In a world of hackers and malicious actors, identity management has quickly become a crucial part of any mobile security strategy.
IT administrators are always looking for security measures that enhance effectiveness, lower costs and are easy to understand and administer, but won't get in the way of the users who must apply them on a day-to-day basis. Mobile security is one area where even a single, simple mistake can be disastrous, so IT should take the utmost care when evaluating and selecting an identity management system.
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The 'triple A' of security
Most companywide mobile security strategies can fall under the acronym AAA: authentication, authorization and accounting.
Authentication determines and verifies identity for both parties to a given communication. It is ideally two-factor, requiring the user to enter "something they have plus something they know."
Authorization defines the set of allowed functions and activities for a given authenticated user -- for example, what apps they can use, what files they can access and what activities are expressly prohibited for them.
Accounting is the record-keeping of what happened and when, producing logs suitable for admins to analyze authorized access and detect attempts at unauthorized access.
AAA is a great model for security -- just add encryption of sensitive information while at rest -- on a server or client device or in transit across a network. With this model, IT should be able to easily address most security requirements.
The next step for mobile security
Mobility introduces a much broader set of opportunities, possibilities and potential security challenges. This is where access and identity management (ID management) takes over. An ID management system also enables the specification of authentication and authorization for a given user, location, device, period of time, time of day and more.
Wireless LAN vendors, network equipment vendors and a number of third-party providers all offer ID management systems. The field is relatively new and continues to evolve. Early adopters should therefore take caution and consider the scope and range of any identity management system, and evaluate how the provisioned services, capabilities and implementations fit with current and planned network strategies and operations.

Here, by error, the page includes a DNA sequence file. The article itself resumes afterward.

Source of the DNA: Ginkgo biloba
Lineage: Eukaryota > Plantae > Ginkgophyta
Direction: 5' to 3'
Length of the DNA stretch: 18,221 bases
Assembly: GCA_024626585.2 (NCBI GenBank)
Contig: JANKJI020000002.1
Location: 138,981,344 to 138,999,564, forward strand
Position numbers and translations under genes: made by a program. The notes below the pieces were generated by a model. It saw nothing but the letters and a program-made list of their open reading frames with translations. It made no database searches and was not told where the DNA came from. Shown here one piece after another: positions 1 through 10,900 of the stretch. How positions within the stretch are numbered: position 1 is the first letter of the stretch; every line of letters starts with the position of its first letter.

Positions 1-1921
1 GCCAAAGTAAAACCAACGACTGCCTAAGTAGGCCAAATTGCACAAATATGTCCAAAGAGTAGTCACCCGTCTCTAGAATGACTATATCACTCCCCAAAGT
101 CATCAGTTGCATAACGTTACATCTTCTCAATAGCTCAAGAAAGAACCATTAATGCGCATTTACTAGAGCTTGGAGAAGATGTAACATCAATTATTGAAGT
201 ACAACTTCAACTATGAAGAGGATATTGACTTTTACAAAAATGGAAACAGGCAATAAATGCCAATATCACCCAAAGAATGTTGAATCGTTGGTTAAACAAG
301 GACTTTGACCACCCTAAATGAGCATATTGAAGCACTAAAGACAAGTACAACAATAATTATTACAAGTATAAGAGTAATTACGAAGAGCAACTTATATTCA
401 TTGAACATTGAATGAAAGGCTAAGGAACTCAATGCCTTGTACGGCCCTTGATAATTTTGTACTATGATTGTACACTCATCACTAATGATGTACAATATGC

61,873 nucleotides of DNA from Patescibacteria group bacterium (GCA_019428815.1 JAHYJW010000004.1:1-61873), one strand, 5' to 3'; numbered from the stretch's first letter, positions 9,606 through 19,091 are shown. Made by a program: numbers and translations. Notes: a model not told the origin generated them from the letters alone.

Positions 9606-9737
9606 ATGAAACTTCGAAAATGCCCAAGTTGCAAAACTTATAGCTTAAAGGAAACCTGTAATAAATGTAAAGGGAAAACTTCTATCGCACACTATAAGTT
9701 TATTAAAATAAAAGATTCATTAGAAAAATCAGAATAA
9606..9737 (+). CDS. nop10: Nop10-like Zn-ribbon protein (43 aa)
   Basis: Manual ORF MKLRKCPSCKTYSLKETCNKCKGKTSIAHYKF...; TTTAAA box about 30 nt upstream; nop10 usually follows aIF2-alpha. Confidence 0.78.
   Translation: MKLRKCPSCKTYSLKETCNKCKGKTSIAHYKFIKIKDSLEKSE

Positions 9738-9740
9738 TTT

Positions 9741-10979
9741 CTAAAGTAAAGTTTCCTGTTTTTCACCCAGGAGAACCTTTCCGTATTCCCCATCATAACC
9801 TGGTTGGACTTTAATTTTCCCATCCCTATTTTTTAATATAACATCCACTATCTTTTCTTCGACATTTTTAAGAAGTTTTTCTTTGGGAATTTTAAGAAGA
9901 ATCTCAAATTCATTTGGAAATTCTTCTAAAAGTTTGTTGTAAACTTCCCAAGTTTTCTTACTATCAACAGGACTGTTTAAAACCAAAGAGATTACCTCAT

How ID management systems work
The essence of ID management involves authenticating a given user with a given device and assorted credentials and then specifying what privileges they may have.
For example, an Apple iPad user in the engineering department from 8 a.m. to 5 p.m. each weekday might have access to a given set of network resources and, at other times, a different set of privileges or even no access whatsoever. That same user, with an unauthorized iPhone, might have no access, although ID management systems can enable multiple devices per user.
Users might be logged out after their period of access expires, if they physically move to a location where they have no access or after a given period of connectivity expires.
Many ID management systems feature self-service onboarding and provisioning, which enable already-authorized users to register new devices and change passwords. Also key is integration with existing directory services such as Lightweight Directory Access Protocol and Microsoft Active Directory.
Much of the information IT needs to authenticate a user is already present in these access repositories. Having a single point of residence for this data eliminates redundancy, out-of-sync conditions and related post-installation problems. It's also possible for admins to define and specify varying degrees of granular control, from individual users to groups. IT might define groups according to organizational role -- corporate management, engineering, marketing, customers, guests and contractors, etc. -- or by employees working together on a specific project.
Users can even have more than one identity with different privileges for each. Although in that case, auditing and management workloads could increase. Regardless, management and reporting functionality and detailed logs are requirements for any effective ID system, along with alerts of any unusual activity.
Additional functionalities to consider include the following:
Certificate management: ID management systems provide an ideal location for IT to ensure that only the right users have access to the corporate network.
Unified and federated access: This involves the sharing of credentials with other entities, often referred to as single sign-on (SSO). SSO can make logging in much easier, but IT must take care to guard against inadvertent errors that could compromise user credentials.
Cloud implementations: IT can provision many ID management systems as cloud-based services and make installation, growth and scaling easier. Such an approach converts what might otherwise be a capital expense into an operating expense.
Extensibility: Finally, it's important to consider that security is and likely always will remain an evolving set of challenges and responses. It's therefore vital that ID management be extensible, with the ability to add new protocols and perhaps entirely new strategies over time, without having to overhaul an operational ID management system.
Identity and access management should be the backbone of any contemporary policy-based security implementation, providing IT an easy-to-use framework with the features and flexibility to live and grow with over the long haul.
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